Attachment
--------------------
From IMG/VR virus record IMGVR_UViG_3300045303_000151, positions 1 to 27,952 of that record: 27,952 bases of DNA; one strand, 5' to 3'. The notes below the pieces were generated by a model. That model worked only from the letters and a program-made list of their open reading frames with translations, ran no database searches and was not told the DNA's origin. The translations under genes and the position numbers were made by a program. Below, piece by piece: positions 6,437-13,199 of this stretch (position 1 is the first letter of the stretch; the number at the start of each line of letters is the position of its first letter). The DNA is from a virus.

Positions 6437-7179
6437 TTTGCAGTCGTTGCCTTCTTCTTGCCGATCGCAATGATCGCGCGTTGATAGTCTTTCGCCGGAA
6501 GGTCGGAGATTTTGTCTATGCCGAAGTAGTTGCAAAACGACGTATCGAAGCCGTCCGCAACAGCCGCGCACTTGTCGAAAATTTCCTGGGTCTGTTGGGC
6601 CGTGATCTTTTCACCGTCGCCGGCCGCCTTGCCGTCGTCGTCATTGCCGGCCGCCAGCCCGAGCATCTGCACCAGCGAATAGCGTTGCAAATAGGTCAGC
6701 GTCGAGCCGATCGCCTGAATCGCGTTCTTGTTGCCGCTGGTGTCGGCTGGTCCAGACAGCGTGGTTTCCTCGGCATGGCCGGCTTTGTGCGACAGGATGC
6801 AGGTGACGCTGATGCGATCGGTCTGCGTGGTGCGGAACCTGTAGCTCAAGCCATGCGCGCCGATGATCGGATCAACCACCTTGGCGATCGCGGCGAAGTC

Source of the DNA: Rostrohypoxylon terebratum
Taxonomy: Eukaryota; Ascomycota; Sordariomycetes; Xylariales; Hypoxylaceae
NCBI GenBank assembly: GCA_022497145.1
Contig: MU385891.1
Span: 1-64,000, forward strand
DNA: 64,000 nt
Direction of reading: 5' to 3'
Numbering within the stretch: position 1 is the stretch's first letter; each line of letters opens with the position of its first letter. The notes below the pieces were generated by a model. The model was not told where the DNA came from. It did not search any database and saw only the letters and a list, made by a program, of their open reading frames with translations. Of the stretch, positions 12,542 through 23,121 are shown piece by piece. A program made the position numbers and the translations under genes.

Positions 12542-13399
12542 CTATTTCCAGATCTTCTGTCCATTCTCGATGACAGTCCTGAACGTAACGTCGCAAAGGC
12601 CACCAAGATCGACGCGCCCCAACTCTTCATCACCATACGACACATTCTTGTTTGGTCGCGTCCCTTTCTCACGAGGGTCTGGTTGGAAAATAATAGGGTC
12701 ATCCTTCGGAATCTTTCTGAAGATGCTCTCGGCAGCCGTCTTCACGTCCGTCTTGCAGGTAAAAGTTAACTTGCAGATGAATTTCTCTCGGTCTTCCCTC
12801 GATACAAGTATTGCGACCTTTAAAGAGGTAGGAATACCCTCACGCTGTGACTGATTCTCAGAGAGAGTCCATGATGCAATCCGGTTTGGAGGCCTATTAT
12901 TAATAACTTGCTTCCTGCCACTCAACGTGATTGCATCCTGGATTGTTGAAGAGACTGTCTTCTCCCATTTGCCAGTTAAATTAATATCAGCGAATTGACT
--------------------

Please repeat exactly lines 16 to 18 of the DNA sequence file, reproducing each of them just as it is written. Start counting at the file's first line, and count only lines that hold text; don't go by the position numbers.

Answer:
Positions 12542-13399
12542 CTATTTCCAGATCTTCTGTCCATTCTCGATGACAGTCCTGAACGTAACGTCGCAAAGGC
12601 CACCAAGATCGACGCGCCCCAACTCTTCATCACCATACGACACATTCTTGTTTGGTCGCGTCCCTTTCTCACGAGGGTCTGGTTGGAAAATAATAGGGTC